Choose your path. The province of Zaragoza is a group of territories whose privileged have enabled them to learn and benefit from all their cultures. Snaking through land which changes skin from wooded mountains to valleys, the river Ebro is the backbone of the province of Zaragoza. This river has watched various different cultures come and go, leaving the enduring legacy of historical monuments. In Zaragoza there’s no time to get bored because there’s always something enjoyable to do. How about a stroll around the remains of the Roman city?

Beside the enormous stones of the sturdy walls, the statue of the emperor Augustus looks over the city that he founded. At the other end of the Plaza de las Catedrales is the underground Museum of the old Roman Forum and close by, next to the River Ebro, is the Museum of the old Roman river port. In the old quarter, you can visit the Museum of the Public Baths and nearby, that of the Museo del teatro, one of Hispania’s biggest auditoriums. 

But if Zaragoza flourished in Roman times, it would do so again under Moorish rule. In the 11th Century, Zaragoza became the political and cultural capital of a prominent taifa (Moorish principality) of Al-Andalus. You can see this for yourself walking through the patios of the palace of La Aljafería, one of the crowning achievements of hispano-islamic art and currently the seat of the Aragon Regional Government. The beautiful interlace and mulitfoil arches of its patio de Santa Isabel combine with the murmur of the water and the aroma of oranges, transporting you to the world of Thousand and One Nights. In the silhouette of the old city, a group of Mudejar towers stand out: San Pablo, la Magdalena, San Gil and San Miguel, all UNESCO World 

Heritage sites. The distinguishing features of this style are also stamped on many of the surrounding villages: Alagón, Utebo, Monzalbarba, Peñaflor, La Puebla de Alfindén and Alfajarín, amongst others.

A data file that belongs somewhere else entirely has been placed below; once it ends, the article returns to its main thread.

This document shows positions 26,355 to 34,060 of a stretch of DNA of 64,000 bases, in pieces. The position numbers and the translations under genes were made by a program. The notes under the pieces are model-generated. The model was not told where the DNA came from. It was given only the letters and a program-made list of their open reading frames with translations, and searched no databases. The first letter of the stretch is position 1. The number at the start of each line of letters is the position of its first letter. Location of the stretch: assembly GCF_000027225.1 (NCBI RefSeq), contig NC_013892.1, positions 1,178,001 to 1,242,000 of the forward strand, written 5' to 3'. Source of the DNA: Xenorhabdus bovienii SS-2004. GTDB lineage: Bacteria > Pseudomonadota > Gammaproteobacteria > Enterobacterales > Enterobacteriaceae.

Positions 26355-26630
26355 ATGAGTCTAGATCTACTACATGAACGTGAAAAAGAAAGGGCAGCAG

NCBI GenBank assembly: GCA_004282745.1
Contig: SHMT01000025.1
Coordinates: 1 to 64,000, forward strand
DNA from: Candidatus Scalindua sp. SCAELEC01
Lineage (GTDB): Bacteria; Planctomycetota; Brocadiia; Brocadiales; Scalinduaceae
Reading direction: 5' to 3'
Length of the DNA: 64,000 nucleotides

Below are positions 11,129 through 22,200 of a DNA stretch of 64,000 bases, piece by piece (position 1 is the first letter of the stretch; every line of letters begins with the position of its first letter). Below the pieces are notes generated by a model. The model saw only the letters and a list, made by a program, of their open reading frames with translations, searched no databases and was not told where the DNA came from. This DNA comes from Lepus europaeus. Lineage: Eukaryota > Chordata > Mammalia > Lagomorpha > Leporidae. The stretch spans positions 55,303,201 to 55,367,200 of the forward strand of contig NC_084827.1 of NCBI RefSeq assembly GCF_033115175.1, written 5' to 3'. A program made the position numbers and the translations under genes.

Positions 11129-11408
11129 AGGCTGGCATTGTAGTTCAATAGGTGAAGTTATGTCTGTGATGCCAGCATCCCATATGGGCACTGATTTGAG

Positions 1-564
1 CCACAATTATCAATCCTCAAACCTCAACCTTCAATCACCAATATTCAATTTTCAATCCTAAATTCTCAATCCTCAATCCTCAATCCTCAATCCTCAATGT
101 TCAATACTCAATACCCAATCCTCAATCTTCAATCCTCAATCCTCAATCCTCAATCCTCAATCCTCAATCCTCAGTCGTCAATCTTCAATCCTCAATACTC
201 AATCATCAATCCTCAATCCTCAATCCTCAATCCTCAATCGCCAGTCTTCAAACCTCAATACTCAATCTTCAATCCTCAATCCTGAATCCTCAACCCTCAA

The city’s prosperity during the Renaissance is evident in the buildings which take you by surprise as you turn every corner in the historic quarter. La Lonja and palaces such as Sástago, los Luna, Montemuzo, Torrero, Morlanes and above all the spectacular Patio de la Infanta are examples of this thriving period in the city’s past.

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Who hasn’t heard of Goya?

Zaragoza is the perfect place to get a close view of his works, such as the frescos decorating some of the domes and supports of the Basilica del Pilar and the murals in the nearby Carthusian monastery of Aula Dei. The Museum of Zaragoza has devoted one of its most important sections to his works, and in the Ibercaja Camón Aznar Museum you can see his series of etchings and an interesting collection of paintings. There is also a portrait of Fuendetodos painted by the artist in the Diocesan Museum. 

One of the best ways to enjoy Zaragoza’s super atmosphere is to take a tour of its varied and delicious culinary specialities. The area most famous for its tapas is in the old quarter, in particular the area of el Tubo and the plazas of Santa Marta, San Miguel and Santa Cruz, where you can nd both traditional es- tablishments with a long history and new places showcasing im- agination and good taste. 

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But in a city like Zaragoza, it would be unfair to limit yourself to the oldest areas. There are many other districts with a range of atmospheres and di erent things to o er, such as the University area, with its throng of students. Every year in Zaragoza, there are tapas competitions to test the imagination of the chefs and the loyalty of the customers. Thanks to these contests, tempt- ing creations are developed which combine high-quality produce with painstaking presentation.